As promised in this post where I showed you how to make a lined V-neck bodice, here is the Flounce Sleeve modification I made on the same peplum! This is another Hack Your Pattern post, which allows you to take a pattern you already own and modify a part of it for a new look. Sleeves are a very quick way to do just that. For this mod, all you need is your sleeve pattern piece, tracing paper, writing utensils, and a ruler.
Trace your full sleeve onto clean paper. For cut on the fold sleeves, flip the pattern over to trace the other half. Mark the halfway point of your sleeve so that you draw the vertical line on the photo, which is your grain. Perpendicular to that, draw in your capline, which is perpendicular to your grainline and runs from one edge of the sleeve to the other, before the side seam begins. Now, measure 1/2″ over from the grainline and make a mark. This will be used to overlap and remove some of the sleeve ease in a future step.
1″ from each side of the grainline, draw vertical dashed lines. 2″ from each of those lines, draw new vertical dashed lines so that your sleeve piece looks like this. We are creating slash lines to be used a pivot points for adding our desired fullness to the sleeves.
Now’s the time to get to cutting. Cut your sleeve apart completely at the grainline so that you now have two pieces. Once you’ve done that, cut each of the dashed lines you made up to, but not through the top edge of the paper. It should look like this so far.
Along the sleeve cap, meet the edge (grainline) of the pattern with the 1/2″ mark that was made prior. While holding the overlap, spread the bottom pieces so that they are at least 2″ apart. Note here: in all these spreads, you can actually experiment with your own measurements. If you want less flare to your sleeve, spread less. If you want more flare, spread more. I am sharing the exact measurements used to create the sleeve shown on my finished garment. Tape the overlap at the top together to hold in place. Position the pattern on a fresh piece of paper so that you have enough space to spread and tape your pieces apart.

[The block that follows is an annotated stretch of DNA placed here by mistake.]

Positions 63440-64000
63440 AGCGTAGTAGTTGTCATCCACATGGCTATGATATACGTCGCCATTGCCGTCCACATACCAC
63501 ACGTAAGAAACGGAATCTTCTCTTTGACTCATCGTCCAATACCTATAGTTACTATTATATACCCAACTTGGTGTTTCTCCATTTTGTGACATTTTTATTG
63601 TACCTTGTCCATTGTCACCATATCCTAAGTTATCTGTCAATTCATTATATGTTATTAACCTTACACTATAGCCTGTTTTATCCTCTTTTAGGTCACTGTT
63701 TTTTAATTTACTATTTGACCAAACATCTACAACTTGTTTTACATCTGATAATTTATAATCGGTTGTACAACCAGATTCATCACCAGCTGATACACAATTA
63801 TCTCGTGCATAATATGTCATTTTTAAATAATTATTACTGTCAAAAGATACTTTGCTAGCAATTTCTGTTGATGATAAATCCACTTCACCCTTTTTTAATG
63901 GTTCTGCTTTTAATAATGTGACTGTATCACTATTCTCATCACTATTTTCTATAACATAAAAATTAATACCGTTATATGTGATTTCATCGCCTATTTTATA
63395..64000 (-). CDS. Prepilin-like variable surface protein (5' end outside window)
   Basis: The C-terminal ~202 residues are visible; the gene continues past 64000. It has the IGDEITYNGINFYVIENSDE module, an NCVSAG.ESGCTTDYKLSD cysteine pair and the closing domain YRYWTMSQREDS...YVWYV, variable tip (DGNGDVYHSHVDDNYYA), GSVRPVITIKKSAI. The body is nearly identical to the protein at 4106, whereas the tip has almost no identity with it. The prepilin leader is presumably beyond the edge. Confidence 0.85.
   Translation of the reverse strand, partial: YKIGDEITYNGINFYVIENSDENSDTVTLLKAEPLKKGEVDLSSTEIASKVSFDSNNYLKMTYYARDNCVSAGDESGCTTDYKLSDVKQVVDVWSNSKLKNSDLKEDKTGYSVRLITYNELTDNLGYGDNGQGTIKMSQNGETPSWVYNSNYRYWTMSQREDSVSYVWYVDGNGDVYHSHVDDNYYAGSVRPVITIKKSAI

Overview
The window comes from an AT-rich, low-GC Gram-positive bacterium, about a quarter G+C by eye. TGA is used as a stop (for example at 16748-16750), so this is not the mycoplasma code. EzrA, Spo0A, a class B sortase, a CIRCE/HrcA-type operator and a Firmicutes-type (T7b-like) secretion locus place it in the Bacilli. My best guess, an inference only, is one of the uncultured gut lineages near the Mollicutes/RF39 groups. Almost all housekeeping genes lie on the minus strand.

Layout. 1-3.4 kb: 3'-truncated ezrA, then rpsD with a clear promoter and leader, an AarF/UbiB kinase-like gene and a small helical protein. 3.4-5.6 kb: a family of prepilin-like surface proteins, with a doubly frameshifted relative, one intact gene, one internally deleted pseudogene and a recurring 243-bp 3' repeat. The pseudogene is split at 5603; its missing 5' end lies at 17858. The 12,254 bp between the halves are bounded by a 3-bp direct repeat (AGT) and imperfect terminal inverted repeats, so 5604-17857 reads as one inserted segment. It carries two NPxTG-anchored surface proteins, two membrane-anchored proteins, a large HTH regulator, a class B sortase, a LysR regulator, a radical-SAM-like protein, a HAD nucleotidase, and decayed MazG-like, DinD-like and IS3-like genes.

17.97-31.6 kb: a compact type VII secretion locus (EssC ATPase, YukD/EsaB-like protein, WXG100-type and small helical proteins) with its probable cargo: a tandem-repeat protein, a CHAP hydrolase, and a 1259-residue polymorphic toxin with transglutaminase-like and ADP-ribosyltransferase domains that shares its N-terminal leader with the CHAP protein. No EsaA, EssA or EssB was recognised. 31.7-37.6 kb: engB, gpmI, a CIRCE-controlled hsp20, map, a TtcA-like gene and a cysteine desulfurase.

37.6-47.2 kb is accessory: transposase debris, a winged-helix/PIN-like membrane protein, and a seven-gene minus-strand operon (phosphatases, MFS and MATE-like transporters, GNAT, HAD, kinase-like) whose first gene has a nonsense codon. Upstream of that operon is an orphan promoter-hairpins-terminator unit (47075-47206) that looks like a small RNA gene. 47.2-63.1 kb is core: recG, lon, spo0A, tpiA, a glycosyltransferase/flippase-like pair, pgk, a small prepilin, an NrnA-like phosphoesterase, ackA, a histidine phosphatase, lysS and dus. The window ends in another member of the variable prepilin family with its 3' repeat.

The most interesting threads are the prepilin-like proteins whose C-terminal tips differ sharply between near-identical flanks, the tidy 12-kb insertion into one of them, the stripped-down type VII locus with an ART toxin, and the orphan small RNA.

For the remainder of the slash lines, I spread them 2.5″ apart. As stated before, this is personal preference that I settled on. Tape each spread to fresh paper at the top and bottom to help hold them in place while you’re spreading. Once you are finished spreading, create a new capline by doing the same thing you did before. It is fine if it goes off of the sleeve piece. Draw a new grainline perpendicular to this line. Smooth out the bottom hem of the sleeve into a subtle curve, using a French curve or eyeballing it. Make sure that the side seams of each sleeve are equal, and true up (correct), if needed. I added a tiny bit of curve at the top (about 1/8″) since the sleeve cap was flattened. This was personal preference and did not affect the pattern in any way.
Your pattern piece is completely, except for labeling. I write the type of sleeve it is, which pattern it belongs to, how many to cut, and any other relevant details, such as sleeve front and back, if applicable to your pattern.
Cut your sleeves out, marking the center/shoulder mark. Fold each right sides together and sew along the side seam. Turn your bodice wrong side out and your sleeve right side out. Note: Make sure your bodice is wrong side out. Mine is lined with the same fabric, therefore hard to see. The understitching should be on the outside, if that applies to your bodice.
Insert the sleeve into the bodice, matching the center marking from the sleeve to the shoulder seam and the side seam of the sleeve to the underarm. Pin or clip all around. Sew sleeve. Repeat all steps with the other one.
Turn the bodice right side out an admire your new, gorgeous sleeves! Hem them in your preferred method (I chose a rolled hem), finish the rest of your garment construction, according to your pattern directions and flaunt those flounces <3
P.S. If you love this fabric, it’s Rivanna ITY from one of my favorite fabric shops, Amelia Lane Designs!